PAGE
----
Michigan names 2016 Hometown Health Heroes, Jean Chabut Health Policy ChampionsContact: Jennifer Eisner 517-241-2112
For Immediate Release: April 13, 2016
LANSING, Mich. – As part of National Public Health Week, the Michigan Public Health Week Partnership recently presented the 2016 recipients of the annual Hometown Health Hero Award and the Jean Chabut Health Policy Champion Award.
This year’s awardees have made a variety of contributions to protect and improve the health of our state within the past year. Two local health departments were honored as Jean Chabut Health Policy Champions for achieving the national recognition of being Project Public Health Ready. The local health departments are: Berrien County Health Department, and the Branch-Hillsdale-St. Joseph Community Health Agency.
To achieve Project Public Health Ready (PPHR) status, the health departments had to demonstrate their preparedness and response capability by meeting a comprehensive set of nationally-recognized standards. PPHR standards focus on three main goals: all-hazards planning, workforce development, and demonstrating readiness through exercises and real events, and are aligned with federal government requirements and national best practices. These health departments join more than 400 agencies across the country that have achieved PPHR recognition since 2004.
The other distinguished 2016 Jean Chabut Health Policy Champions are:
Judge Donald Allen, Jr.
In 2008, Judge Allen was appointed to the 55th District Court by Governor Granholm where he presided over sobriety court. In 2016, he was made chief judge. The court promotes treatment instead of incarceration. One of his several successes include reduced recidivism.
Dr. Robert Graham
Dr. Graham recently retired as the medical director for the Central Michigan District Health Department. Dr. Graham was integral in quality improvement projects, and helped the health department achieve national accreditation through the Public Health Accreditation Board. In his commitment to the health of the citizens of central Michigan, he advocated for all children to be up to date on immunizations, and he insisted every client be treated with dignity and respect.
Dr. Harvey Leo
In 2014, Public Act 187 legislation required all Michigan K-12 school districts to stock epinephrine in schools for responding to an anaphylaxis emergency. Epinephrine requires a physician written prescription. School districts were challenged to find a prescribing physician until Dr. Harvey Leo agreed to write the prescriptions statewide.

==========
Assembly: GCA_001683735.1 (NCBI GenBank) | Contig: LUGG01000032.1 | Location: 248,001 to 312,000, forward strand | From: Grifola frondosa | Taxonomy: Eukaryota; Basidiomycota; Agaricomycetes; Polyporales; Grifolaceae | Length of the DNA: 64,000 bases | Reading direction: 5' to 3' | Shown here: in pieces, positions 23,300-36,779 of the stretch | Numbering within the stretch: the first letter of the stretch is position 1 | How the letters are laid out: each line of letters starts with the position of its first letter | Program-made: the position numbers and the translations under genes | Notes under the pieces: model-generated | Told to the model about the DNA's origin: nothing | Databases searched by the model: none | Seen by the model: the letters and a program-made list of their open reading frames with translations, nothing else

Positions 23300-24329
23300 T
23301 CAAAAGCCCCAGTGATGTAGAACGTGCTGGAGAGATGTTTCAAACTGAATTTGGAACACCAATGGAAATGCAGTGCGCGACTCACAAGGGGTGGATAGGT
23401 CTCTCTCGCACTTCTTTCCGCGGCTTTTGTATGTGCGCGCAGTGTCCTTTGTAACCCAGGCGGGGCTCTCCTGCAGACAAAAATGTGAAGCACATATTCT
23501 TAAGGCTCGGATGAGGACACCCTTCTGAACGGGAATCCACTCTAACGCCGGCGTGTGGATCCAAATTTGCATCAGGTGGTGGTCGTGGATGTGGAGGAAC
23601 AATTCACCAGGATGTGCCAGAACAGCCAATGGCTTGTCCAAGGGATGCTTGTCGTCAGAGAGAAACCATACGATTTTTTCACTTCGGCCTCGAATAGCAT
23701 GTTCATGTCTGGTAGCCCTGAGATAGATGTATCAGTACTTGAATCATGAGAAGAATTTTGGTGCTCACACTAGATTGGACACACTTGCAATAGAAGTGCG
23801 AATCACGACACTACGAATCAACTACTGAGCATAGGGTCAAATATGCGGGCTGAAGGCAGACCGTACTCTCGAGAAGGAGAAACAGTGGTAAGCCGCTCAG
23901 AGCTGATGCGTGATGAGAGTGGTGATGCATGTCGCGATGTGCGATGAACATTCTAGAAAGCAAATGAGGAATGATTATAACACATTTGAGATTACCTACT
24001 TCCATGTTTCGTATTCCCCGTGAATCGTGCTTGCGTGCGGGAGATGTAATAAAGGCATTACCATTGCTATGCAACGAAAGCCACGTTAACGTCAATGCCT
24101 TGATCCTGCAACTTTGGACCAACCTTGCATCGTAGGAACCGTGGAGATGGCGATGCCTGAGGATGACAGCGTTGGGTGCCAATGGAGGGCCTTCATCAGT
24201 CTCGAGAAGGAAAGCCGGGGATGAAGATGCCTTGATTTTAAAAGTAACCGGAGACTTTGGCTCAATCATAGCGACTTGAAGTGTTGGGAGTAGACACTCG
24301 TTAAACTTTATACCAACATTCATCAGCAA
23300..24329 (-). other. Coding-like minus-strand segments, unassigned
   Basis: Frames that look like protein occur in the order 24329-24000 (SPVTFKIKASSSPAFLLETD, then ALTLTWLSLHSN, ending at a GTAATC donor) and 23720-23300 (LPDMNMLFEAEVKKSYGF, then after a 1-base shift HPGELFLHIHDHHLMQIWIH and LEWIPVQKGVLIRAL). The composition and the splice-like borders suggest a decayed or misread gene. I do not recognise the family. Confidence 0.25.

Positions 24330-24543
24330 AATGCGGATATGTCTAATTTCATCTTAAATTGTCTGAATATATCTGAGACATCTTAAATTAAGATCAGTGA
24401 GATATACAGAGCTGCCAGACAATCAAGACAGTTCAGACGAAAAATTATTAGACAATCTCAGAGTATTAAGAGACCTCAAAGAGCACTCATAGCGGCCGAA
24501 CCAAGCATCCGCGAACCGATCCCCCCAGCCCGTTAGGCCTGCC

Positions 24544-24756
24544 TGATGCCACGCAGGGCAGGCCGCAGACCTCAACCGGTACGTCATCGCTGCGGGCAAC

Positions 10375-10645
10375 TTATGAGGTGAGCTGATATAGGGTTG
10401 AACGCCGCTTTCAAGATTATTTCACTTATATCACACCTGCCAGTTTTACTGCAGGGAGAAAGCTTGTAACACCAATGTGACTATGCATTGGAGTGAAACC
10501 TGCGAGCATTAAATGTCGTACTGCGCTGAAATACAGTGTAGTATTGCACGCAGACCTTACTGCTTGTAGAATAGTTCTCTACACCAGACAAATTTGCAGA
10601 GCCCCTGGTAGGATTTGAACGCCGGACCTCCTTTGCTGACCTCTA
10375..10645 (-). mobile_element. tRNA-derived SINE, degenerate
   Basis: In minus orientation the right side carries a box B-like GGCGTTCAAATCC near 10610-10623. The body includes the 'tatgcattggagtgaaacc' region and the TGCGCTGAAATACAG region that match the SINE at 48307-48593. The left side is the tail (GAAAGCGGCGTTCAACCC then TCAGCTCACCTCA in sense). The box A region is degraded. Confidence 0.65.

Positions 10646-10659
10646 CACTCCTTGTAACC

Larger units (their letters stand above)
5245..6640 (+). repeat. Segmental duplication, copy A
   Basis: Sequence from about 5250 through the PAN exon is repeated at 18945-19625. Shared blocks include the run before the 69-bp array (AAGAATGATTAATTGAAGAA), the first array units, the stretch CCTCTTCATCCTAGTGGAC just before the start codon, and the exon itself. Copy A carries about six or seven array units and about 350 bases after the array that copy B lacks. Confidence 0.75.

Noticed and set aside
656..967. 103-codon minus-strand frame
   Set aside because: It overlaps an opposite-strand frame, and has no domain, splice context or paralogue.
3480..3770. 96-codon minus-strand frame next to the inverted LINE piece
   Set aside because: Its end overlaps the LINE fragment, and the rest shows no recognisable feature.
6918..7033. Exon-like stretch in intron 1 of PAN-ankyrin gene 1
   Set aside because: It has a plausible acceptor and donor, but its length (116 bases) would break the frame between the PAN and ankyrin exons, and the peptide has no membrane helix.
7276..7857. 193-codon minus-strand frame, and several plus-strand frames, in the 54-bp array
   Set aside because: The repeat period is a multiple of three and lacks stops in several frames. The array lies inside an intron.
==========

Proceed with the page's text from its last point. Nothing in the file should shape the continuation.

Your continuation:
Mortensen played a significant role in the development of a Midland County Health Improvement Plan. She brought together Midland community leaders and partners and secured the funding needed to complete a major survey of the community.
In addition to the Jean Chabut Health Policy Champions, the Michigan Public Health Week Partnership presented the Hometown Health Hero award to the following individuals:
Chadderton organized two free clinics each year for the Head Start Program in the Jackson area. In the course of the last school year, these clinics provided health care to 497 children, which is about 65 percent of all children enrolled in the Jackson area Head Start program at no cost to the families.
Project Bismutha’s mission is to educate on healthcare accountability while opening access to primary-care professionals for the at-risk, disadvantaged, new Iraqi and Syrian immigrant populations. The core value of their approach is to ensure the sustainability of their health and wellness programs and affiliates for those who have come to depend on these services.
In 2010, Neubecker-Czubko opened a Farmers Market at the Eaton Rapids Medical Center. Neubecker-Czubko pursued making fresh, local produce available to everyone in the greater Eaton Rapids community, regardless of financial situation.
Wigant has participated in Hope Warming Shelter’s medical clinic for over a year. She has been able to identify the characteristics of certain disease processes and helped in developing a plan of action in those cases. In some instances, Wigant has also assisted in helping staff reach conclusions about a plan of care.
The Michigan Public Health Week Partnership consists of the following organizations: Grand Valley State University, Michigan Association of Counties, Michigan Association for Local Public Health, Michigan Department of Health and Human Services, Michigan Health Improvement Alliance, Inc., Michigan Public Health Association, Michigan Public Health Institute, Michigan State University, University of Michigan School of Public Health, and Wayne State University.